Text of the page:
Doc, your weight bias is showing
By Mollie Durkin
Seeing a doctor may not be fun, but it's not supposed to be fear-inducing. For many heavier patients, though, interacting with the health care system (and the ever-present scale) can be downright daunting, according to internist Kimberly Gudzune, MD, MPH, an assistant professor of medicine at the Johns Hopkins School of Medicine in Baltimore.
Physicians often hold negative attitudes, both explicit and implicit, about people with excess weight, said Dr. Gudzune, whose research focuses on how obesity influences patients' health care experiences. This weight bias can lead to delays in care and other downstream health consequences, she said.
Research has found that physicians engage in significantly less rapport-building with patients who are overweight or obese. Photo by Thinkstock
Research shows that clinicians treat patients differently based on visible factors (e.g., great respect for older patients; lower positive affect and more verbal dominance with black vs. white patients), Dr. Gudzune said. “Weight, similar to age and race, is another visible trait. As soon as a provider walks in the door, we're automatically making judgments about who you are as a person,” she said.
During her talk in November 2016 at ObesityWeek in New Orleans, Dr. Gudzune discussed the effects of weight bias in the clinical setting and how clinicians can begin to mitigate the impact.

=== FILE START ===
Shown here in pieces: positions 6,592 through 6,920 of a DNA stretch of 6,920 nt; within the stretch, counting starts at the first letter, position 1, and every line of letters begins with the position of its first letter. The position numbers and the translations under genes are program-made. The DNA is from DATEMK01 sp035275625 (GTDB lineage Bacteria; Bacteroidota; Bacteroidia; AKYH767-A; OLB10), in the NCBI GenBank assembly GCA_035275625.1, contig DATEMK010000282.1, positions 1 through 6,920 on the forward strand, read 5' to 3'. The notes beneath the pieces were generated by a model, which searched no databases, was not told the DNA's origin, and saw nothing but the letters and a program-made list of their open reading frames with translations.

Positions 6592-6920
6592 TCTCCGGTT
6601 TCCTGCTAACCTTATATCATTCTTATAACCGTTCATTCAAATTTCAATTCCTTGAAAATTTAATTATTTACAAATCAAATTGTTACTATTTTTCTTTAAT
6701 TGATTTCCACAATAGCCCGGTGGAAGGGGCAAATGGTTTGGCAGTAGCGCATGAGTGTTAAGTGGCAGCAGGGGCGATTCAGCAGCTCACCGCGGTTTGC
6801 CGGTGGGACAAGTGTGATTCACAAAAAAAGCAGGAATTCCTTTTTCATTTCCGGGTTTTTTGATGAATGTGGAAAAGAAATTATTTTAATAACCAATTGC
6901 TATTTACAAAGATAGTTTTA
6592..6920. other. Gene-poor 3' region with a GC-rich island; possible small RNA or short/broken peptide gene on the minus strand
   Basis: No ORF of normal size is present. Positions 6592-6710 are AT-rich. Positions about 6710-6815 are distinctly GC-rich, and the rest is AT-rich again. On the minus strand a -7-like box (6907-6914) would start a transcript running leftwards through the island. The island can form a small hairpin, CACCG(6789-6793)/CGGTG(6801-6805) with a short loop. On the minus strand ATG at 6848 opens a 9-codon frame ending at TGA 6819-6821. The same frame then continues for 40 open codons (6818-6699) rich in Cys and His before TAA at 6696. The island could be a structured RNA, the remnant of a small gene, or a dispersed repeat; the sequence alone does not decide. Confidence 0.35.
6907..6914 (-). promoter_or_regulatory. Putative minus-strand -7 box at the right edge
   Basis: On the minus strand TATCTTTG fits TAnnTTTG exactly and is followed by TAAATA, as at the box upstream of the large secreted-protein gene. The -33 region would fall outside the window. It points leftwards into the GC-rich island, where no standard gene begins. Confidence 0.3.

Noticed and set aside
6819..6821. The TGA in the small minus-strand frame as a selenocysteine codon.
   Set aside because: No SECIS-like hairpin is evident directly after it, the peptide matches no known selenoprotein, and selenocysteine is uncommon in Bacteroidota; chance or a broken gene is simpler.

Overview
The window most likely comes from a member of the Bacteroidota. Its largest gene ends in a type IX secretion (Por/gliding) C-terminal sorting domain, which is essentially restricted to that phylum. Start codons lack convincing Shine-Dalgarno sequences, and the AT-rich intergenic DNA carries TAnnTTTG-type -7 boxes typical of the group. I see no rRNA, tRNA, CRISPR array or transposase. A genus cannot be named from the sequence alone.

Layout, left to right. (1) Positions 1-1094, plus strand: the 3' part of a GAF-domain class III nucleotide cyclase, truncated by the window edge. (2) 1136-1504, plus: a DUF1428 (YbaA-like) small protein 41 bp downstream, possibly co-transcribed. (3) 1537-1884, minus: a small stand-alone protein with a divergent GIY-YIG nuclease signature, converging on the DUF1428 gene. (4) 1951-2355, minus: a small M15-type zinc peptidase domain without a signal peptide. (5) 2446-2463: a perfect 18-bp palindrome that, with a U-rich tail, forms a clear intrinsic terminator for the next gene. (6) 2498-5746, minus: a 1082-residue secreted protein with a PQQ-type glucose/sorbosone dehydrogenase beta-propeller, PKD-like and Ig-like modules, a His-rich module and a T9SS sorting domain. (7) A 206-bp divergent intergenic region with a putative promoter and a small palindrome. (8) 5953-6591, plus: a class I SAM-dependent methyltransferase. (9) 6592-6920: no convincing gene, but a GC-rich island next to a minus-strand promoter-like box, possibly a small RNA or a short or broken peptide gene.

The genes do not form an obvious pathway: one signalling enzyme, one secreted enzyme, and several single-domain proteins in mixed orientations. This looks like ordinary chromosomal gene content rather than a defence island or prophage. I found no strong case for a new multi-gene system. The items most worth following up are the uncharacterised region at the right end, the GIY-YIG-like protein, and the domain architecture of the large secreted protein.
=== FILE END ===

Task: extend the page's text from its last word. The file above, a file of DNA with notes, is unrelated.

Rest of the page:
The ugly evidence
Much research has shown that clinicians have biases related to overweight and obesity, conditions that affect more than two-thirds of U.S. adults, Dr. Gudzune said. “[With] the magnitude of the effect of obesity in our country, a substantial number of people are experiencing health care disparities as a result,” she said.
Studies have consistently shown that physicians associate obesity with such negative attributes as poor hygiene, nonadherence, hostility, and dishonesty, Dr. Gudzune said. “These types of attitudes are pervasive. It's not just in the U.S. . . . [but] physicians across the world as well: Australian, Israeli, European physicians. . . . These attitudes have been documented as far back as 1969, and they continue to persist up until today,” she said.
In surveys of primary care physicians, more than 50% view patients with obesity as awkward, unattractive, and ugly, Dr. Gudzune said. “They have less respect for patients with obesity. They also believe that heavier patients are less likely to follow medical advice, benefit from counseling, or adhere to medications, which are some of the things that are really critical in thinking about managing obesity,” she said. She added that these attitudes may extend to other health professionals, such as medical students, nurses, and nutritionists.
In her own research, Dr. Gudzune recorded patient-physician visits to analyze the domains of communication in primary care: biomedical (e.g., prescriptions, medical information), psychosocial/lifestyle (e.g., exercise, smoking), and rapport-building (e.g., positive, emotional, social). There were no significant differences between patients with normal weight and those with excess weight or obesity in the biomedical or psychosocial/lifestyle domains, she said.
But with patients who are overweight or obese, physicians engage in significantly less rapport-building, especially of an emotional nature (e.g., empathy, concern, reassurance, partnership, self-disclosure), Dr. Gudzune said. “So this is really suggesting to me that we're not really making that emotional connection, which has actually been shown to make our counseling more effective,” she said. And patients who are overweight or obese may actually need more biomedical counseling, so the nonsignificant change in that domain might not be equitable, she added.